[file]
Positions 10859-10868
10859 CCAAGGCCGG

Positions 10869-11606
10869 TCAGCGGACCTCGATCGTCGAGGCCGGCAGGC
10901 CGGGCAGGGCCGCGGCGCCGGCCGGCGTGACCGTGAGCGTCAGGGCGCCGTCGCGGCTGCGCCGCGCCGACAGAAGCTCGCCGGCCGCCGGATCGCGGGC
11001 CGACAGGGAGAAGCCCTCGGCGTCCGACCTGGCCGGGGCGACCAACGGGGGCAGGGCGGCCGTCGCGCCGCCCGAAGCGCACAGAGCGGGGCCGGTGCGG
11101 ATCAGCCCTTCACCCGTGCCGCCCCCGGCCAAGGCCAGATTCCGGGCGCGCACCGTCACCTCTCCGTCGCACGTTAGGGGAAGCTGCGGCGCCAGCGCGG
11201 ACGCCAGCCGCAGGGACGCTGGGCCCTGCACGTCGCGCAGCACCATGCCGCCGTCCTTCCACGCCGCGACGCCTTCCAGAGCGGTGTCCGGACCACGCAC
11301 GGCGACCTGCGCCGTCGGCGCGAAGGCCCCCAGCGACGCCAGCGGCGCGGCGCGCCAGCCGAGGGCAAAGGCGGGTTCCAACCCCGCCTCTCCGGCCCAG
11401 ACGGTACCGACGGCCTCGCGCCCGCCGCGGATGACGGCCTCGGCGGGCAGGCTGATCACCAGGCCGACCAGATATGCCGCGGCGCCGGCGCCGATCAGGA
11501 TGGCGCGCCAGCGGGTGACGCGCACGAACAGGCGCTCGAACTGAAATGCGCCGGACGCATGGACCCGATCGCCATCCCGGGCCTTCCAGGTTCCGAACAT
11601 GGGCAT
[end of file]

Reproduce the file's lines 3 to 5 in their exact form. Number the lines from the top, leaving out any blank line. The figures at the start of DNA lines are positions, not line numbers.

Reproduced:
Positions 10869-11606
10869 TCAGCGGACCTCGATCGTCGAGGCCGGCAGGC
10901 CGGGCAGGGCCGCGGCGCCGGCCGGCGTGACCGTGAGCGTCAGGGCGCCGTCGCGGCTGCGCCGCGCCGACAGAAGCTCGCCGGCCGCCGGATCGCGGGC